Gateway Event Scripts
Gateway Event Scripts execute on the Ignition Gateway service. This means that they will always execute as long as Ignition is running, even if there are no clients open. If there are multiple clients open, these scripts will still only run once. For example, if you have a script that writes to the Gateway when a Tag changes, it belongs in the Gateway scope so you don't get duplicate records when multiple clients are open.
The Gateway Event Scripts are:
- Startup (Gateway)
- Shutdown (Gateway)
- Tag Change
System functions are available for both Client Event Scripts and Gateway Event Scripts. Some system functions are available for both Client and Gateway Event Scripts, but some system functions are specific to either one or the other. When you're writing event scripts, it's important to remember the scope of where you writing the script: Client or Gateway. You can check Scripting Functions in the Appendix to see list of all system functions, their descriptions, and what scope they run in.
Client Shutdown-Intercept Behavior (Not Available in Gateway Scripts)
The Shutdown-Intercept Script is unique in that it runs when a user attempts to shutdown a client, but before actual shutdown occurs. This means it will actually run before the Shutdown Script, and there is only a client version of it. There is a special event object that you can set a cancel property to prevent shutdown by using the code "event.cancel = 1." Doing this will cancel the shutdown event and leave the user at the spot they were last. This allows you to set special restrictions when the client is actually allowed to shut down, such as having a certain role, as seen in the example below:
- initialChange - a variable that is a flag (0 or 1) which indicates whether or not the event is due to the initial subscription or not. This is useful as you can filter out the event that is the initial subscription, preventing a script from running when the values haven't actually changed.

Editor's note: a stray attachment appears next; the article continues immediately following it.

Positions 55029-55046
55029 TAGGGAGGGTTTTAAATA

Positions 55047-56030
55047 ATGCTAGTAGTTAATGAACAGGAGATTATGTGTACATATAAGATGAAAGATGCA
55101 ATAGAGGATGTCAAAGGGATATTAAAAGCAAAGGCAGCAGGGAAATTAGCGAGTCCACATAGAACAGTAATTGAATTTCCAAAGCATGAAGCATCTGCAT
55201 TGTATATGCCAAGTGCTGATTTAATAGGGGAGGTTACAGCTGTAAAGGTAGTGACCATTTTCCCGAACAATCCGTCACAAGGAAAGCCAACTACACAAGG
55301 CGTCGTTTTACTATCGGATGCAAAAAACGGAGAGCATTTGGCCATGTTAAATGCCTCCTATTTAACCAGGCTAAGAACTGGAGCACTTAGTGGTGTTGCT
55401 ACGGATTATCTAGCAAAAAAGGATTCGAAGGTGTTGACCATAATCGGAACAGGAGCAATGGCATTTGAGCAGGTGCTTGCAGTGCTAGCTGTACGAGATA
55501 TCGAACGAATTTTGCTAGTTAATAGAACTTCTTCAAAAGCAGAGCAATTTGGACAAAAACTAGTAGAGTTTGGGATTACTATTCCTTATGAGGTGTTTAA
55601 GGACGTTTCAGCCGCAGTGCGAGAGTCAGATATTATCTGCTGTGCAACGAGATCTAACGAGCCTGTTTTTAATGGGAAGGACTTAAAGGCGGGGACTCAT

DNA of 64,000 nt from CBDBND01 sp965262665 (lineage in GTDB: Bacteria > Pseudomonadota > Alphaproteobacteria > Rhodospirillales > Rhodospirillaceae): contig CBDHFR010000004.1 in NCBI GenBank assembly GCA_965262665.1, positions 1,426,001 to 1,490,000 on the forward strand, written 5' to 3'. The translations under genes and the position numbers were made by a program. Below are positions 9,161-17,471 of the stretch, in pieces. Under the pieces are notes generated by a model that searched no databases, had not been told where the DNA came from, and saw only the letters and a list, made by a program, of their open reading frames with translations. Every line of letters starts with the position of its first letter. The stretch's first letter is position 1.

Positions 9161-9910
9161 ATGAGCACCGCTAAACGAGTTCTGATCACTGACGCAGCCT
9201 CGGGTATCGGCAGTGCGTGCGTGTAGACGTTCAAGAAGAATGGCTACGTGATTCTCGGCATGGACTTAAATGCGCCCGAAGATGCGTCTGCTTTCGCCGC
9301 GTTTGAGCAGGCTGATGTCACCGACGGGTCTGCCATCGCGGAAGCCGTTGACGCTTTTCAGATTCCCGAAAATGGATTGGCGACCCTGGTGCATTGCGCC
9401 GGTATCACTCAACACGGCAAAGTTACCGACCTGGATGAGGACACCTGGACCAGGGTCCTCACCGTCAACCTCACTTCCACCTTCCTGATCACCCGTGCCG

- event - a TagChangeEvent object which contains the properties: tag, tagPath, and tagProperty, all of which are also complex objects.
- event.tag - a Tag object which contains basic information about the Tag such as name, value, and type that can be accessed via event.getTag().getName().
- event.tagPath - a TagPath object which contains information pertaining to the Tag path such as the parent and child paths via event.getTagPath().getParentPath(). You can also get the path of the Tag by calling event.getTagPath().toString().
- event.tagProperty - a TagProperty object, which can be used to create an enum of a property, which can be used in conjunction with the Tag object to access properties of the Tag such as OPC Item Path or Scale mode via event.getTag().getAttribute(event.getTagProperty().getProp("OPCItemPath")).
The possible property names are listed here: Tag Properties
- newValue - a newValue object which contains a value, quality, and a timestamp of the Tag. They can be called via newValue.getValue().
Gateway Tag Change Behavior
Having the Tag Change Scripts run in the Gateway Scope means that the scripts will trigger when a Tag in their Tag list changes as long as the Gateway is running. The script will be able to interact with the Gateway and other Tags, but not the project.
Client Tag Change Behavior
Having the Tag Change Scripts run in the Client Scope means that the scripts will trigger when a Tag in their Tag list changes, but only if a Client of that project is open. This means that if no Clients are open, the script will not fire, and if many clients are open, the script will fire once for each open client. Additionally, because this is run from the Client Scope, it will have access to Client resources such as Client Tags and can trigger things in the Client such as opening a window.
The top level nodes will show up in the menubar. Each node can have an action script unless it has children. In the image above, the Command object will have a grayed out action script field because it has three children. This allows the Client to click into the menu, and look at what is inside. Children of objects can themselves have children, allowing you to create submenus within your menu. The structure is easy to create, using the buttons to the right to add peer () or child ( ) nodes. You can also move the nodes up ( ) or down ( ) in the hierarchy, as that will affect the order they appear in the Client. You can also delete ( ) nodes that you don't want.
With a node selected you can add to or edit its behavior. Each node can be given a name that it will display in the Client, an icon which will be displayed at the front of the name, and a tooltip that will display when hovering over the menu option. These help to identify what the node is and what it does.
Accelerators and Mnemonics